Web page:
With its rich history and wide range of flavor profiles, gin is a versatile spirit that has had a surge in popularity in recent times. In fact, gin is the most common liquor used by volume in the bar industry today.
Although gin has ties to Britain, it actually originated in Holland. During the Thirty Years’ War, British soldiers noted the calming effects on the Dutch soldiers who enjoyed the beverage. Its popularity really took off in the 17th century when the Dutch William of Orange took the British throne. Due to an embargo on French wine, people began to make their own alcohol.
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The Legal Definitions Of Gin:
Before we look at the accepted gin styles we need to understand how government legistlation defines gin.
Legally, gin is a juniper-flavored vodka.
However, the way that distillers infuse flavors into the base and the botanicals that are used separate the great gins from the lower-quality options. To get an idea of the different types of gin, there are actually four legal categories.
- Juniper-Flavored Spirit Drinks
This is considered to be the earliest class of gin. It’s produced by pot distilling a grain mash to an alcohol volume of 68% and then redistilling it with botanicals in order to extract the aromatic compounds. It has to be bottled at a minimum of 30% ABV.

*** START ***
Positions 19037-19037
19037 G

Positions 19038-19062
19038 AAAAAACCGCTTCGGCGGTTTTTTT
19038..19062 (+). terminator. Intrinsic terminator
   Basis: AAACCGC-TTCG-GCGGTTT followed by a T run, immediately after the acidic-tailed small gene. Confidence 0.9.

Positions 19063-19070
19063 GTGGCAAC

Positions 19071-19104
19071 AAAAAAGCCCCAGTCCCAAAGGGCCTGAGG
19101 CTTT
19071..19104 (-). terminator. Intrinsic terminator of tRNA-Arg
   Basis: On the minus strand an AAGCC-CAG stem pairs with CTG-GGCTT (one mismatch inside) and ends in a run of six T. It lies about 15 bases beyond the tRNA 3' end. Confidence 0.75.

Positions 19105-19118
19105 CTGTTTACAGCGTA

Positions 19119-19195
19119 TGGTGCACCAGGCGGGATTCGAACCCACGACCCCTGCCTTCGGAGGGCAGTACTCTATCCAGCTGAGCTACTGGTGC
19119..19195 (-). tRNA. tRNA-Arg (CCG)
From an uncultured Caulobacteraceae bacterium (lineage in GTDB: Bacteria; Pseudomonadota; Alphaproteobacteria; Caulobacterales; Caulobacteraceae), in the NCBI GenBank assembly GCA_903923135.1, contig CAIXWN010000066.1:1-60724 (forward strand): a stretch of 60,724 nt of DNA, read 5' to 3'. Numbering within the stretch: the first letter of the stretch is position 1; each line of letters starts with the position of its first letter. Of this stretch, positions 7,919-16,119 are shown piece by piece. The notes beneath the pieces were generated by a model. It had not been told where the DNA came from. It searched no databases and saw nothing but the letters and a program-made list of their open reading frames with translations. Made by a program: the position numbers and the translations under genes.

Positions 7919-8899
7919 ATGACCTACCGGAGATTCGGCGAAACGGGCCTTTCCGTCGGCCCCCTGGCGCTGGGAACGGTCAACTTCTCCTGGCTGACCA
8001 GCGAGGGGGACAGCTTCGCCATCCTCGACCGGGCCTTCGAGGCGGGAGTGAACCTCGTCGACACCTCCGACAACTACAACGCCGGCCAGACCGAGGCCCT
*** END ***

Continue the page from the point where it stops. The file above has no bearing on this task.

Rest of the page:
This is also a juniper-flavored spirit. It’s not made by redistillation but rather adding approved flavoring substances to a neutral spirit that comes from an agricultural origin. The primary flavor has to be juniper with a minimum strength of 37.5% ABV.
- Distilled Gin
This type of spirit is produced by redistilling ethanol that comes from an agricultural origin with the initial strength of 96% ABV in the presence of juniper berries and other natural botanicals. The juniper flavor must be the predominant one. The minimum strength is 37.5% ABV.
- London Gin
This type of gin (also known as London Dry) also has agricultural origins and the flavor is introduced through redistillation in traditional stills with the presence of natural plant materials. The distillate must be at least 70% ABV. The predominant flavor must also be juniper. The minimum strength must be 37.5% ABV.
What Are The Different Gin Styles?
Although these categories can be helpful to understand the basic distinguishing characteristics of gin, it doesn’t explain the different styles of gin available today. Many people want to know what different gin styles are there available today? To get an idea of the major players on the market today, these are the primary ones to know about today.
1. London Dry
This was originally a style of gin but is not a legal category. Despite the name, London dry can actually be produced anywhere in the world. It’s flavor can vary from brand to brand but is considered dry since the addition of sugar and other sweeteners is not allowed.